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Wednesday, May 31, 2017

PEARL'S ASHES: Chapter 14--Machu Picchu

After Brazil, I passed through Buenos Aires where I enjoyed a particularly excellent meal for less than $100, incredible when you include the following drinks:
  • I created BOCA, for Bitter Orange aperitif with Champagne in Argentina, as Boca Juniors is their famous soccer team with Maradona
  • Sur de Los Andes Chardonnay
  • Sur de Los Andes Malbec Grand Reserva
  • Finca Domingo Torrentes
  • Luigi Bosca Gewurztraminer Seleccion de Giznos Nobles, an almost Chateau d'Yquem
The grouper with Morel Mushrooms (prune looking morsels) was the  highlight, for the mushrooms concentrated the essence of dish juices as I've never had before.

You can't leave the country without beef, which is lean, a bit tough, but tasty...and tango.  The dance is performed in a manner which makes you feel like a voyeur.  The wines tend to be red and free and generous.

Next, on to Peru, where the plane landed in Cuzco at an elevation of 11,000 feet.  As I had recently been to Mauna Kea, which goes up to 13,800, that should not have been a problem.  However, maybe it was  the Pisco Coca Sour--where the Coca goes on to become cocaine--but I did get a headache.  We visited the Sun Temple, and I show this piece of art because on Machu Picchu I did something related to a national sun monument, which could have been disastrous for me.

Let me start with Hiram Bingham the first, who was the leader of the initial group of American Protestant missionaries sent to the Sandwich Islands in 1819.  He was said to be responsible for the local government banning prostitution and drunkenness, and was involved with the creation of the spelling system for writing the Hawaiian language.  He designed Kawaiahao Church.  

Hiram Bingham II also became a missionary to the then Kingdom of Hawaii.  His son, Hiram Bingham III, was born in 1875, graduated from Punahou and went on to Yale, Cal-Berkeley and Harvard, where he earned a PhD in 1905.  He went on to work under Woodrow Wilson at Princeton, then joined the faculty of Yale in 1907 as a lecturer in South American history.

While, yes, other Westerners might have previously visited Machu Picchu, Bingham is credited with bringing the site to the attention of the world in 1911, a century before I arrived in 2011 to drop Pearl's Ashes.  The road that carries tourists buses to the site is called the Hiram Bingham Highway. 

He became a lieutenant colonel in the Army Air Sevice during World War I, and was influential in creating our Air Force after WWII.  He became Governor of Connecticut in 1924, but only served one day because Senator Frank Brandegee passed away in the interim after Bingham's election, so he won a special election to the U.S. Senate (that's him as a senator), where he served for 8 years, for he was later re-elected to a full term.  He was known as the Flying Senator.  He passed away in 1956 at the age of 80 and is interred at Arlington National Cemetery.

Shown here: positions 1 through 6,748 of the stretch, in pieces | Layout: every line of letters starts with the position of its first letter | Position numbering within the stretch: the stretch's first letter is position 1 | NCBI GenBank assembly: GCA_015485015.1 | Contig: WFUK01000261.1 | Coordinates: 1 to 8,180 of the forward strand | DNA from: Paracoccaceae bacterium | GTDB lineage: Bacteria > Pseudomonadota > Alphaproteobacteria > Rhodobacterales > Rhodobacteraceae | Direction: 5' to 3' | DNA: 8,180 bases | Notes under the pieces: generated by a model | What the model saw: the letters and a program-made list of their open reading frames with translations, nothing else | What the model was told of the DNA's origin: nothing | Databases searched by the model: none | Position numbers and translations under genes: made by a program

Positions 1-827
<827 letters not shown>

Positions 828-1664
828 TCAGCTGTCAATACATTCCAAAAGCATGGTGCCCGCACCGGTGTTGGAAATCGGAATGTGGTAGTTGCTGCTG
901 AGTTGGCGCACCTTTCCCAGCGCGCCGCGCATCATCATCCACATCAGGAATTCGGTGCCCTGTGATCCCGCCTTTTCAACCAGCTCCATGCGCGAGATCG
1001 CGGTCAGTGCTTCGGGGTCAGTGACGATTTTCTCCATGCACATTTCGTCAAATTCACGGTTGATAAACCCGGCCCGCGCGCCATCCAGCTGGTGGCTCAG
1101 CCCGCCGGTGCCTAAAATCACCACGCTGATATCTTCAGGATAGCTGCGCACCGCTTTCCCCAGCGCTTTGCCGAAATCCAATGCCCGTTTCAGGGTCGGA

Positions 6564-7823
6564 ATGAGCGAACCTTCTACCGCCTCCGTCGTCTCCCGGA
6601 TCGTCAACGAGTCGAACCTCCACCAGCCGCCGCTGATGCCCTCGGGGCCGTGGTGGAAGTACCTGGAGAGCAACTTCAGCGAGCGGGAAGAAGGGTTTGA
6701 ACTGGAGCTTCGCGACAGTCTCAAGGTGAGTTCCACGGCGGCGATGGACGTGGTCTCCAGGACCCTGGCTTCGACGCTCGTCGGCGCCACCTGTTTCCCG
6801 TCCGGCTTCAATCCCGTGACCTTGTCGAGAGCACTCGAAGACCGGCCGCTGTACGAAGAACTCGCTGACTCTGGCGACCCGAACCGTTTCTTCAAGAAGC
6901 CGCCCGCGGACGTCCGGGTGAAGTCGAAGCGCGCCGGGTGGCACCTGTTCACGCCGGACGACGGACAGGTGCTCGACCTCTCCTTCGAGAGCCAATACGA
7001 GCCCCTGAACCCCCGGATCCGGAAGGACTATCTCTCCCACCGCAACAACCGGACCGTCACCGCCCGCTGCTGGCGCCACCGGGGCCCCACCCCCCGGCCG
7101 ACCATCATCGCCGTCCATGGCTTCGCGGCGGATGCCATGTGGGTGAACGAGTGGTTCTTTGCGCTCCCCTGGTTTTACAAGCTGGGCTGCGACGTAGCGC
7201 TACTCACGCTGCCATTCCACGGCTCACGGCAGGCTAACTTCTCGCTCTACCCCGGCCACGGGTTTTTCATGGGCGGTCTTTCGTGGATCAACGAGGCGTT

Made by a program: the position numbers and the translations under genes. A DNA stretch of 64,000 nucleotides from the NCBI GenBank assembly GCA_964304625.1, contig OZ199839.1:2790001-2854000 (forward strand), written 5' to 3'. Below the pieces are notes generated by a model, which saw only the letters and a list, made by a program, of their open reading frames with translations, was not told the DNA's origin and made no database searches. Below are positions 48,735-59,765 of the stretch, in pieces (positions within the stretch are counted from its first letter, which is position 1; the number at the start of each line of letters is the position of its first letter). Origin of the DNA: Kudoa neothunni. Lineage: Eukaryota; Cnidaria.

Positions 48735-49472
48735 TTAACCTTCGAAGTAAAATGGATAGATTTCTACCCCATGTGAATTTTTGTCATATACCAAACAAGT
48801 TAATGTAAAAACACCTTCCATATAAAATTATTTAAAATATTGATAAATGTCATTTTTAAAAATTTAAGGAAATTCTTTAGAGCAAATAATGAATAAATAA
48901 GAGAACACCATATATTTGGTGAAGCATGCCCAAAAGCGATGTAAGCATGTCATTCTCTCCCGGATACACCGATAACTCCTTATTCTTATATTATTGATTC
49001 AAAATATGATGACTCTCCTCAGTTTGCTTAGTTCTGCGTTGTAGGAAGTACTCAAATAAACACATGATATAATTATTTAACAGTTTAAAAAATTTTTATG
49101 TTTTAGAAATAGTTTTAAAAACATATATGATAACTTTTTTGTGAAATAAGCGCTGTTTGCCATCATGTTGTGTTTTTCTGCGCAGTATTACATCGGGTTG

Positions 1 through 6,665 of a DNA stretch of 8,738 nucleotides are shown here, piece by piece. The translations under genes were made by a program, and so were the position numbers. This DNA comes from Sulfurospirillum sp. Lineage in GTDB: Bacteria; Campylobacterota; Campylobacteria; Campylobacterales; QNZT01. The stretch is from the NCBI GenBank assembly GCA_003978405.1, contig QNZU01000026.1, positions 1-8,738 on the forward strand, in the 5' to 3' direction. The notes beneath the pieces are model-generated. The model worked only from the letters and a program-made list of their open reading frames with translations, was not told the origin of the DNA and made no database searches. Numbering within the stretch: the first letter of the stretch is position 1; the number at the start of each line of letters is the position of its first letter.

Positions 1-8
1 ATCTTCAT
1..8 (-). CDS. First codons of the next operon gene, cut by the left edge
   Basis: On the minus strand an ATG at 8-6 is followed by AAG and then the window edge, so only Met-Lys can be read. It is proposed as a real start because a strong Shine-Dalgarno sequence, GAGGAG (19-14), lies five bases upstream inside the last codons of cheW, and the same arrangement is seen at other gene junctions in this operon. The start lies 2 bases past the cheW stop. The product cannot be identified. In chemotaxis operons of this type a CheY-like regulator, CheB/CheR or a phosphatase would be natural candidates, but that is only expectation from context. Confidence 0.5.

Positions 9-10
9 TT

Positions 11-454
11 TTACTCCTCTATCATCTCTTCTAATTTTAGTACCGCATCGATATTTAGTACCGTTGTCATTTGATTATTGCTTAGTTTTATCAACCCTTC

His book, Lost City of the Incas, became a bestseller in 1948, and Indiana Jones is mostly what Hiram Bingham III was.  In 2007 an agreement was reached between Yale University and Peru for the return of 40,000 objects brought back to America by him.

The first shipment of artifacts left New Haven without fanfare, but its arrival in Cusco on June 22 was another story. A crowd of dignitaries, a company of national police, and 15,000 people turned out to cheer on the parade of trucks that transported the artifacts from the airport to their new home in the center of town. An actor dressed as an Inca king greeted their arrival with the words "The people from Cusco and the world celebrate that the archaeological pieces of Machu Picchu, which were once gone, have returned now. Everyone in Cusco must feel happy.

So with that backdrop, here is where I first dropped Pearl's Ashes, now up to #25:

PA #26 was placed here:

At the very top of the the tourist area is the Sun Dial, a sacred monument with a muscular guard.  I scouted around and thought no one saw me drop PA#27 into that crack:

But staring at me was the guard.  He returned a few moments later with a long stick that was like a spear.  As I walked away he peered into the crack.  I hastily hiked down to the entrance as fast as I could.  I could imagine the headlines:

     Hawaii Professor Jailed for Defaming the Sacred Sun Dial of Machu Picchu

On the way out I said goodbye to a llama:

Having safely escaped to Lima, I enjoyed two of my better meals of this entire around the world trip.  This city has two of the 100 Pellegrino Best World Restaurants.  Rosalia and Leonid joined me at Astrid Y Gaston, located only a block away from the Casa Andina hotel where Globus put us.  Giant Peruvian corn to the right.  Here above is Rosalia contemplating which dulcement to select.

My lunch the following day at Malabar might well have been the best of my life.  I walked in at 1:30PM and was the only diner.  I wondered if I had missed the Board of Health sign outside.  However, by 2PM there were fourteen others dining, with the men all in jackets and ties.  I had a Pisco Sour, plus a Chilean Sauvignon Blance and Argentinian Malbec.  The highlight of the meal was grilled pacha (left and below):

I'll end with a Peruvian dance:


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